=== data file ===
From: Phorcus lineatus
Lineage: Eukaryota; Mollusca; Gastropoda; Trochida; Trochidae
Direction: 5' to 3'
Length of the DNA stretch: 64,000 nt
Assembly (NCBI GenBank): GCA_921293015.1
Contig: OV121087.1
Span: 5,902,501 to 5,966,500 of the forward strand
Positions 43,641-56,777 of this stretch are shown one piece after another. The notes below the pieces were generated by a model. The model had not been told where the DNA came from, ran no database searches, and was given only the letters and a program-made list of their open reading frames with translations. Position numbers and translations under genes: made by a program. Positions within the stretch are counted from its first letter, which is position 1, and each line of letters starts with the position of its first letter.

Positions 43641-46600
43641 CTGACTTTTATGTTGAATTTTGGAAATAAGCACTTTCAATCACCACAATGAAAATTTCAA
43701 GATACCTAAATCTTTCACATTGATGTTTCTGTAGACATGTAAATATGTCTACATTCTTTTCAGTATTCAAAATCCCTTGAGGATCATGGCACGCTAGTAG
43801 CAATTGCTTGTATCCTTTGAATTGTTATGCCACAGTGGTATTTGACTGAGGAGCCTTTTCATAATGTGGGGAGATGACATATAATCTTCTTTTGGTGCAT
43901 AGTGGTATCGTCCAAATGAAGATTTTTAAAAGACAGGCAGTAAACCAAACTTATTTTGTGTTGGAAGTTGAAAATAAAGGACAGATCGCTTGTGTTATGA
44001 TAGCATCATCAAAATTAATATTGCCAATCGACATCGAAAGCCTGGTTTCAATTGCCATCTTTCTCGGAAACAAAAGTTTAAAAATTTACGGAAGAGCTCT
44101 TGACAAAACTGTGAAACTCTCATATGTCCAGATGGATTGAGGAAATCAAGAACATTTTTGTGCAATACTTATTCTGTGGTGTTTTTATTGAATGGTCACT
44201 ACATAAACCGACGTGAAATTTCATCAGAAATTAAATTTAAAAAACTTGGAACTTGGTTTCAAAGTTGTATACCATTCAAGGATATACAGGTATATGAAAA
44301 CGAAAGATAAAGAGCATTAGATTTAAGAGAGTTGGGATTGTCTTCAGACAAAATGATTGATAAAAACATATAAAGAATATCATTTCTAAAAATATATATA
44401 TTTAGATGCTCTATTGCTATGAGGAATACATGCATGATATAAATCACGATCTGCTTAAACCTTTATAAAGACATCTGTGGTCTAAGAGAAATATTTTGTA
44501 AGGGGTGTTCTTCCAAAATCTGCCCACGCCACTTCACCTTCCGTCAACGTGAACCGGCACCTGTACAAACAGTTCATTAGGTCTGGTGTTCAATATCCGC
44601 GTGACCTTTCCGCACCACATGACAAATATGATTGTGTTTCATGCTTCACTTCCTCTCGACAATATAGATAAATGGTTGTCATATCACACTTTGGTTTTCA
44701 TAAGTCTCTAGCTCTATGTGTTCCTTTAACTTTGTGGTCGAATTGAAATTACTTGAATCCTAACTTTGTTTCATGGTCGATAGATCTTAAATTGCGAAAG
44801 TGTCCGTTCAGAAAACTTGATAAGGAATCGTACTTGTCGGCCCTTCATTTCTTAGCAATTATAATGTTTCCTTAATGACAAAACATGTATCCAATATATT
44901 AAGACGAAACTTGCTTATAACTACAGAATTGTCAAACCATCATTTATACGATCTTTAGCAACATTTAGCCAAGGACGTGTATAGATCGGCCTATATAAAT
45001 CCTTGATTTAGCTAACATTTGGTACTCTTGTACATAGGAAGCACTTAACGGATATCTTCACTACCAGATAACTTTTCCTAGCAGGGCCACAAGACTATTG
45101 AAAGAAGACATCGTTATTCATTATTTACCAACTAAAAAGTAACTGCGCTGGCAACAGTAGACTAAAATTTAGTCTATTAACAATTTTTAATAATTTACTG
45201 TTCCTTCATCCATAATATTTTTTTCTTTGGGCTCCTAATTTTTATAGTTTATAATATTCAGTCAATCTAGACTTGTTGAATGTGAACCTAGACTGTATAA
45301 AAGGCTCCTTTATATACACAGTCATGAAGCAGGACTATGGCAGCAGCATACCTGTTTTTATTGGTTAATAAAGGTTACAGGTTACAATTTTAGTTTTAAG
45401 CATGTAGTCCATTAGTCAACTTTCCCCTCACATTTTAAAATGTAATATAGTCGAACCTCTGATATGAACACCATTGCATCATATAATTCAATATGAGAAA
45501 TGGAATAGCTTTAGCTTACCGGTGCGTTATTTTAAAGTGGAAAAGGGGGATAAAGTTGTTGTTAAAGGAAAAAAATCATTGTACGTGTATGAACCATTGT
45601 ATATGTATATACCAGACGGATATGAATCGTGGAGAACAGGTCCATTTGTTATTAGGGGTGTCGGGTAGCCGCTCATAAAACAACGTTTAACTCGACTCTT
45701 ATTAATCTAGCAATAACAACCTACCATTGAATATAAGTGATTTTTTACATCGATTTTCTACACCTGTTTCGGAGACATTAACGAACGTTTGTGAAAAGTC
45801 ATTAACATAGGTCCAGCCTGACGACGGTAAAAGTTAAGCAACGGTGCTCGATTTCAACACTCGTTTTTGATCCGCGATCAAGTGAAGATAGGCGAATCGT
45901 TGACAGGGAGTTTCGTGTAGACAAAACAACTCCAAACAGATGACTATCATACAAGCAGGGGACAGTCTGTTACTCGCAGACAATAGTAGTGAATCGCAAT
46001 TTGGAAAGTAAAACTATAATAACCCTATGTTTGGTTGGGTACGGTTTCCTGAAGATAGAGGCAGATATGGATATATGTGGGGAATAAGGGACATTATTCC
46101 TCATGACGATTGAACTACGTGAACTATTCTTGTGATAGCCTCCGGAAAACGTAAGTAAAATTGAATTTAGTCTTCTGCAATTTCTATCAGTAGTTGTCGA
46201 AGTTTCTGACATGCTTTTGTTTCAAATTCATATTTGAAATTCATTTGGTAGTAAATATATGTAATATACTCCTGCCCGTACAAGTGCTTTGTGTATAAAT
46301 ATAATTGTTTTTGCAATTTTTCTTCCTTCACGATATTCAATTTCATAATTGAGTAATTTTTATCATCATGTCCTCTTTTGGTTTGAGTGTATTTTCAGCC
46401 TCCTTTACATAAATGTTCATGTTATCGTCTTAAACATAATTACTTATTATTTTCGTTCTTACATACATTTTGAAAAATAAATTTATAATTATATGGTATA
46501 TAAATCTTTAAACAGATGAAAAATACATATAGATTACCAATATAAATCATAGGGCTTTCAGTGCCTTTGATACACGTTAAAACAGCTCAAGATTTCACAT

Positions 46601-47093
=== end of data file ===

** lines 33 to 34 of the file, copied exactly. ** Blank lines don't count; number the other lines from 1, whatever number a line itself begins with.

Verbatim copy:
45901 TGACAGGGAGTTTCGTGTAGACAAAACAACTCCAAACAGATGACTATCATACAAGCAGGGGACAGTCTGTTACTCGCAGACAATAGTAGTGAATCGCAAT
46001 TTGGAAAGTAAAACTATAATAACCCTATGTTTGGTTGGGTACGGTTTCCTGAAGATAGAGGCAGATATGGATATATGTGGGGAATAAGGGACATTATTCC